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Fake ambassador from Kremlin, appeal to Japan, and strengthening NATO: Foreign media digest as of March 23

Western media continue to report about the war in Ukraine: today, on March 23, the media covered President Volodymyr Zelenskyy’s address to the Japanese parliament, the analysis of American experts on the weakening of the Kremlin’s military power, and Germany’s refusal of an instant embargo on oil from Moscow.

Meanwhile, Poland is expelling 45 spy diplomats from Russia, Vladimir Putin plans to attend the G-20 summit in Bali, and NATO is increasing forces on the eastern flank.

The Page offers an up-to-date review of what the European and American media are reporting, covering 28 days of active Russian invasion.

Japan was reminded of Fukushima and chemical attack in Tokyo

Photo: Office of the President of Ukraine

Photo: Office of the President of Ukraine

The New York Times reports the details of Ukrainian President Volodymyr Zelenskyy's address to the Japanese Parliament.

The Ukrainian leader reminded the Japanese about the nuclear disaster at the Fukushima Daiichi nuclear power plant that led to the displacement of thousands of people and the chemical weapon attack.

Zelenskyy warned that Russia could use chemical weapons, such as the nerve gas sarin, in Ukraine, which should be familiar to residents of the capital of Japan: in 1995, members of a Japanese cult used the chemical in an attack on Tokyo’s subway system, killing 14 people and injuring nearly 6,000.

The President of Ukraine thanked Japan for being the first Asian nation to take action against Russia after its invasion and urged Tokyo to tighten sanctions against the Kremlin.

Photo: Office of the President of Ukraine

Photo: Office of the President of Ukraine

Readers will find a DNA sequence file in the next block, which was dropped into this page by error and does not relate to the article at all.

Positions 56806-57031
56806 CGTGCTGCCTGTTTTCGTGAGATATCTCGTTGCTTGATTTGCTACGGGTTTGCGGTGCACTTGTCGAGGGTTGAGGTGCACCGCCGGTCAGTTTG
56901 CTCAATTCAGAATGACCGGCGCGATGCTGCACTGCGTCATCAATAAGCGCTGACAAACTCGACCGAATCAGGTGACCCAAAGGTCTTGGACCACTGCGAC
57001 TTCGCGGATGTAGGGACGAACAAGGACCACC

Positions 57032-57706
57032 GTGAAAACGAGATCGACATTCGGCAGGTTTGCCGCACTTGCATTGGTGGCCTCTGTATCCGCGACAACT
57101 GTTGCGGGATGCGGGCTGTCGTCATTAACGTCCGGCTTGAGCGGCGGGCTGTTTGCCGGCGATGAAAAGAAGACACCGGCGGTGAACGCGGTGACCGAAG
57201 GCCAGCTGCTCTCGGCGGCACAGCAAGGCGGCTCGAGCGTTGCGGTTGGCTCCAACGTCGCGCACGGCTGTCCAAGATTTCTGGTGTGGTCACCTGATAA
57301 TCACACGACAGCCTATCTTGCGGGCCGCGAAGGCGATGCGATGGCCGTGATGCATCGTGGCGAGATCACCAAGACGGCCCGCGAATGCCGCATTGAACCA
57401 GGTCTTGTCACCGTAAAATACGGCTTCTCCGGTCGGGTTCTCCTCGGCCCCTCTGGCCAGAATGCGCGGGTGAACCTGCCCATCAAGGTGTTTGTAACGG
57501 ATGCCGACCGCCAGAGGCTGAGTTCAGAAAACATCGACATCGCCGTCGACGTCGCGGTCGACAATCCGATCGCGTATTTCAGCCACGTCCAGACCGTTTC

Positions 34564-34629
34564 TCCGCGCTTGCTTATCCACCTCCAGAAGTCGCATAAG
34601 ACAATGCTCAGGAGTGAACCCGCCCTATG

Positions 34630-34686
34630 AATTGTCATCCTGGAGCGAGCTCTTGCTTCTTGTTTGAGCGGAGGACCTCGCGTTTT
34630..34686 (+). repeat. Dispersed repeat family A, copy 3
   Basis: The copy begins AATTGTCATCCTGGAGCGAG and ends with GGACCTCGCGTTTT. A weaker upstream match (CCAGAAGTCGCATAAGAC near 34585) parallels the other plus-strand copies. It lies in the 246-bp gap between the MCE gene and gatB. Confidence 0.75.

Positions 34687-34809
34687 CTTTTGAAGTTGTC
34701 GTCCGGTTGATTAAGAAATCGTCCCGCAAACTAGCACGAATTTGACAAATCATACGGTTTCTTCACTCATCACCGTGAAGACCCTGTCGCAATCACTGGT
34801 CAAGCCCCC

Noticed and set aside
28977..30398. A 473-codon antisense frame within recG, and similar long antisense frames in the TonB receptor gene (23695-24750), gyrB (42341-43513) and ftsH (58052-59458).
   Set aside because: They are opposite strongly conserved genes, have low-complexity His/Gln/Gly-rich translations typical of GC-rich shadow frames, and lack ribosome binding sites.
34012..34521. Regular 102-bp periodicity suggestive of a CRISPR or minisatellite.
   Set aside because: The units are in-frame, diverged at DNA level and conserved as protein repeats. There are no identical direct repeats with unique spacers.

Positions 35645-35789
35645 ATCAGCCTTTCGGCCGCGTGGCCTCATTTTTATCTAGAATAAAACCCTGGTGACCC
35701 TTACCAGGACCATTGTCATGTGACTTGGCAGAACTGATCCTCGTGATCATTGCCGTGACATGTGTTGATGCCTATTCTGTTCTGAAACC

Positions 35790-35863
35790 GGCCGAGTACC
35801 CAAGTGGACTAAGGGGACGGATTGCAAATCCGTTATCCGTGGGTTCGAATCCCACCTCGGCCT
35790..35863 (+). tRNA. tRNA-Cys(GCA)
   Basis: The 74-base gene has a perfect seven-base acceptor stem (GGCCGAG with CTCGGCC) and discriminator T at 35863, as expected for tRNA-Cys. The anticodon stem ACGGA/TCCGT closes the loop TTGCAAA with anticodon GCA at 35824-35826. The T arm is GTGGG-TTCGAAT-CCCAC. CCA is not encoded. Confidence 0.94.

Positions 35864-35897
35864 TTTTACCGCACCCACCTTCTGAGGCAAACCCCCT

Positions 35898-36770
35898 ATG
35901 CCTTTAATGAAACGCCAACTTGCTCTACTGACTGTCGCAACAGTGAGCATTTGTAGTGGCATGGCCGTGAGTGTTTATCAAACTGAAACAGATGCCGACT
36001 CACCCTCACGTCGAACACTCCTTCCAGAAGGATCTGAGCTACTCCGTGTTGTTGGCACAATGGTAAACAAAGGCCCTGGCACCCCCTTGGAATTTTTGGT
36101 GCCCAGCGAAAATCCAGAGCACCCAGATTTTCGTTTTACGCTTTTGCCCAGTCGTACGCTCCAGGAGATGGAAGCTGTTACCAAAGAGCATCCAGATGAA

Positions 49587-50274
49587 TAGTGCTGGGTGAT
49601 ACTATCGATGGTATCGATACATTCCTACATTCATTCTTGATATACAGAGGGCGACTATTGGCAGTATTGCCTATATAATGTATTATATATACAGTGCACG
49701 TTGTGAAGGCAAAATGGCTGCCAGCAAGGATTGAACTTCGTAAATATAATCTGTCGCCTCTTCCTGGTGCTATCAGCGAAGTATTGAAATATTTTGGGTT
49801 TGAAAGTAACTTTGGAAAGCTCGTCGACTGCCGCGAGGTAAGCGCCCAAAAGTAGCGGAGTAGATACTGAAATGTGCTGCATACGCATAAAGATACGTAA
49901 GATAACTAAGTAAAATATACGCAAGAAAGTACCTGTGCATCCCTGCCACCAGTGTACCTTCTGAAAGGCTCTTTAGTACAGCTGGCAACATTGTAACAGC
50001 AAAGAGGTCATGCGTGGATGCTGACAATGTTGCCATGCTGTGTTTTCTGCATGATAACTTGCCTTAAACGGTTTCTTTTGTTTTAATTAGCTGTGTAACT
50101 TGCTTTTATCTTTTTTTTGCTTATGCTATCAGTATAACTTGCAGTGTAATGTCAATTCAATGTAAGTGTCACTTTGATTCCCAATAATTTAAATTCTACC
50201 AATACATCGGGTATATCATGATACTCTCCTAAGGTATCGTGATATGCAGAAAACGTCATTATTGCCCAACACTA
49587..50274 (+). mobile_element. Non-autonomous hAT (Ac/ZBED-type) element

Zelenskyy stressed that the invasion had turned Chernobyl into a "war zone," adding:

Quote"When the war is over, it will take years to survey the extent of the environmental damage."

According to him, the war could have dangerous consequences for another 15 nuclear reactors in four locations in Ukraine.

Prime Minister Fumio Kishida told reporters after the speech that he would consider increasing humanitarian aid to Ukraine and adding further sanctions on Russia.

Russia's combat power declines: U.S. data

Photo: Getty Images

Photo: Getty Images

Reuters quoted a senior U.S. defense official as saying that Russia's combat power in Ukraine had declined below 90% of its pre-invasion level.

This happened for the first time since its attack began, suggesting heavy losses of weaponry and growing casualties.

The United States has estimated Russia assembled more than 150,000 troops around Ukraine before the Feb. 24 invasion, along with enough aircraft, artillery, tanks and other firepower for its full-scale attack.

Quote"For the first time they may be just a little bit below 90 percent," the U.S. defense official stated.

Ukrainians fight very smarty — USA


The BBC quotes the U.S. Department of Defense spokesman John Kirby as saying that Ukraine is defending parts of its country very smartly, very nimbly, very creatively: